19 March 1962

The Algerian War of Independence ends.

The Secret Army Organization was founded in 1961 as a response to General De Gaulle’s speech on Algeria’s right to self determination. It was formed by a group of pied noirs that called themselves “counter-terrorists” and had carried out attacks against the F.L.N since early in the war. By acts of sabotage and assassination in France and French Algerian territories, the O.A.S attempted to prevent Algerian Independence. On September 1961 the O.A.S attempted to assassinate De Gaulle but failed.

Despite the O.A.S attempts to stall and prevent Independence, Evian peace talks were held on March 7th between the F.L.N’s provisional government and De Gualle. The Evian Agreement was signed on March 18, 1962, and a cease fire was called on the 19th . It was also agreed Algeria would be able to vote for its future Independence on 1st of July.

Now desperate on saving “French Algeria”, the O.A.S reacted more violently than ever. The three months between the cease fire and the day of Independence the O.A.S unleashed a series of attacks. Their hope was that these attacks would to force the F.L.N to abandon cease fire therefore revoking any agreement between the F.L.N and the French government. In April they raided Muslim hospitals in Algiers, killing ten patients in their beds and wounding seven others. On the 3rd of May they filled a truck with explosives and killed 62 Muslims and wounded 110. On May 10th thirty Muslim women were killed in the streets of Oran and Algiers. Other actions included blowing up part of the library of the University of Algiers and the assassination of a famous Berber writer. Despite the O.A.S’s violent provocations, the F.L.N did not retaliate and kept the cease fire agreement. In June 1962 a cease fire was agreed between the O.A.S and the F.L.N.

19 March 1962

The Algerian War of Independence ends.

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Algerian War, also called Algerian War of Independence, war for Algerian independence from France. The movement for independence began during World War I and gained momentum after French promises of greater self-rule in Algeria went unfulfilled after World War II . In 1954 the National Liberation Front began a guerrilla war against France and sought diplomatic recognition at the UN to establish a sovereign Algerian state. Although Algerian fighters operated in the countryside—particularly along the country’s borders—the most serious fighting took place in and around Algiers, where FLN fighters launched a series of violent urban attacks that came to be known as the Battle of Algiers. French forces managed to regain control but only through brutal measures, and the ferocity of the fighting sapped the political will of the French to continue the conflict. In 1959 Charles de Gaulle declared that the Algerians had the right to determine their own future. Despite terrorist acts by French Algerians opposed to independence and an attempted coup in France by elements of the French army, an agreement was signed in 1962, and Algeria became independent.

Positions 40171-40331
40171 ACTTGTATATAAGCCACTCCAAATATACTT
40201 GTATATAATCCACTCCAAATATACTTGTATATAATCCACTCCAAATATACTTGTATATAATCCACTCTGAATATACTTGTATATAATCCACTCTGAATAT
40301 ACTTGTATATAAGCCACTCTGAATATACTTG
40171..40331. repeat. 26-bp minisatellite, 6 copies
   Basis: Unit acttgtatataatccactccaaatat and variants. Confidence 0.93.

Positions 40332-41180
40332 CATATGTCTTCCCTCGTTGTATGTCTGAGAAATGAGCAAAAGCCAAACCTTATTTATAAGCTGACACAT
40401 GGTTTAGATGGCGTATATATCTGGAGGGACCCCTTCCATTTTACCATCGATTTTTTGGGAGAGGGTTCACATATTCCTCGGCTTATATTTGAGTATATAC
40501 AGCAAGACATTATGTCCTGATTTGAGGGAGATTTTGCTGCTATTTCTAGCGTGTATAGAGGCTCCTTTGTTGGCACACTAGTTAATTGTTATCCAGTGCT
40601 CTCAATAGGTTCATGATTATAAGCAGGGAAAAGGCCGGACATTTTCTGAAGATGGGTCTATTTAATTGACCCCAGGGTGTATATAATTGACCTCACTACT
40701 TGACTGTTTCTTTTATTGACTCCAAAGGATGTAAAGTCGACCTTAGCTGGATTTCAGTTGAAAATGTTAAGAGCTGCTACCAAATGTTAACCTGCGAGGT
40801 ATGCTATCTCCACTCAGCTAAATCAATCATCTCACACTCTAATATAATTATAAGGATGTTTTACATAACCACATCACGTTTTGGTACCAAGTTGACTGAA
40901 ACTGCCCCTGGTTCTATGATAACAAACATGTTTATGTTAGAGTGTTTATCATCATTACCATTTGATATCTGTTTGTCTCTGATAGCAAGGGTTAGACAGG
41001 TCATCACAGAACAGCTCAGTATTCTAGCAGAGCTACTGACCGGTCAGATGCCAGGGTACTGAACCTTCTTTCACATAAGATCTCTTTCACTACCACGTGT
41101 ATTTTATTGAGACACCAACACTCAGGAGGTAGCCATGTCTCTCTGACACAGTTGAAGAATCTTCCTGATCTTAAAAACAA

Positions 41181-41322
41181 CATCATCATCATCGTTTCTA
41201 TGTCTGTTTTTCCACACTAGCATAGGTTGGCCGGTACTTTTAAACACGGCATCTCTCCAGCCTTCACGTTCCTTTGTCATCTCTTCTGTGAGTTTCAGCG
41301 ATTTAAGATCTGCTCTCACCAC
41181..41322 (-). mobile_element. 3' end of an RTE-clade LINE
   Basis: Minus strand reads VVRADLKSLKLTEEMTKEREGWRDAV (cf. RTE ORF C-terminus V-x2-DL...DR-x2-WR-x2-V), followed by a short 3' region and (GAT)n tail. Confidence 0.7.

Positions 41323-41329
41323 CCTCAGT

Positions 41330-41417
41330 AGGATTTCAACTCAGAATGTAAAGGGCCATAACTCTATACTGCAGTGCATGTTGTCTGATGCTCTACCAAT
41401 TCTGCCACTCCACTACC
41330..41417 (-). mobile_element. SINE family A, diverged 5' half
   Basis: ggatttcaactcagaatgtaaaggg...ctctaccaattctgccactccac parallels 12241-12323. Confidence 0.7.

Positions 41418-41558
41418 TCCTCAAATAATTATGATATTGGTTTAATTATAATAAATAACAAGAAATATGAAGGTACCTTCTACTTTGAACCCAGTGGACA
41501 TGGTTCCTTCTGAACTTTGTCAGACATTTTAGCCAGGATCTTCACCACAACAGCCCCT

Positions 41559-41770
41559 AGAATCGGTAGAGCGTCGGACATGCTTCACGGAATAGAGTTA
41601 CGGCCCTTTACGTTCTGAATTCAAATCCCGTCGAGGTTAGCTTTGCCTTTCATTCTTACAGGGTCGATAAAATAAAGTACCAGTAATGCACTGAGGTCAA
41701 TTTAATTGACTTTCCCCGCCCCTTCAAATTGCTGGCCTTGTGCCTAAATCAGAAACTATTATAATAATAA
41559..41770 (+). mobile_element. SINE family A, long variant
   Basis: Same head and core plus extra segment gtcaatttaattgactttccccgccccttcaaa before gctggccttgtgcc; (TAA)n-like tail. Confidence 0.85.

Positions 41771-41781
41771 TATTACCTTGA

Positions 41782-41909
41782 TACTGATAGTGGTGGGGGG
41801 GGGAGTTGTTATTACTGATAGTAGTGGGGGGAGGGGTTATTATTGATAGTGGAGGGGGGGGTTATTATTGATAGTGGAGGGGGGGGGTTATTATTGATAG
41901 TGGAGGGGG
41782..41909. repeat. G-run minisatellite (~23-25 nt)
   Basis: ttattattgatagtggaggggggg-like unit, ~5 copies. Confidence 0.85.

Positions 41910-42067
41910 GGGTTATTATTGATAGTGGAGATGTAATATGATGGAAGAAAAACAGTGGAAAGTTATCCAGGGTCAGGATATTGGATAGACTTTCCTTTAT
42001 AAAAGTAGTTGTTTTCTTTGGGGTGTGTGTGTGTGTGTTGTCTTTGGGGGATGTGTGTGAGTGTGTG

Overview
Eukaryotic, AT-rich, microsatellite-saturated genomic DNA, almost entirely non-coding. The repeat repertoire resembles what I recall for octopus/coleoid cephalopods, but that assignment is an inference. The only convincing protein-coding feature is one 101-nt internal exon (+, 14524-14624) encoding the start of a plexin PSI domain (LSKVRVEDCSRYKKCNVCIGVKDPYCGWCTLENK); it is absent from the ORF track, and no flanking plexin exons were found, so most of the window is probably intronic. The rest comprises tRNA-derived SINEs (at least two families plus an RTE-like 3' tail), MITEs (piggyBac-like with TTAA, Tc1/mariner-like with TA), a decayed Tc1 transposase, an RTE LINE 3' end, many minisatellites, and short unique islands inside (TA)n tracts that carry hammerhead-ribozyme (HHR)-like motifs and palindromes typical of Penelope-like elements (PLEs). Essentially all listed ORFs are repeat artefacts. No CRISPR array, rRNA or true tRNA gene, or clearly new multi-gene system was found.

Upon independence, in 1962, 900,000 European-Algerians fled to France, in fear of the FLN’s revenge, within a few months. The French government was totally unprepared for the vast number of refugees, which caused turmoil in France. The majority of Algerian Muslims who had worked for the French were disarmed and left behind as the treaty between French and Algerian authorities declared that no actions could be taken against them. However, the Harkis in particular, having served as auxiliaries with the French army, were regarded as traitors by the FLN and between 50,000 and 150,000 Harkis and family members were murdered by the FLN or by lynch-mobs, often after being abducted and tortured. About 91,000 managed to flee to France, some with help from their French officers acting against orders, and as of 2016 they and their descendants form a significant part of the Algerian-French population.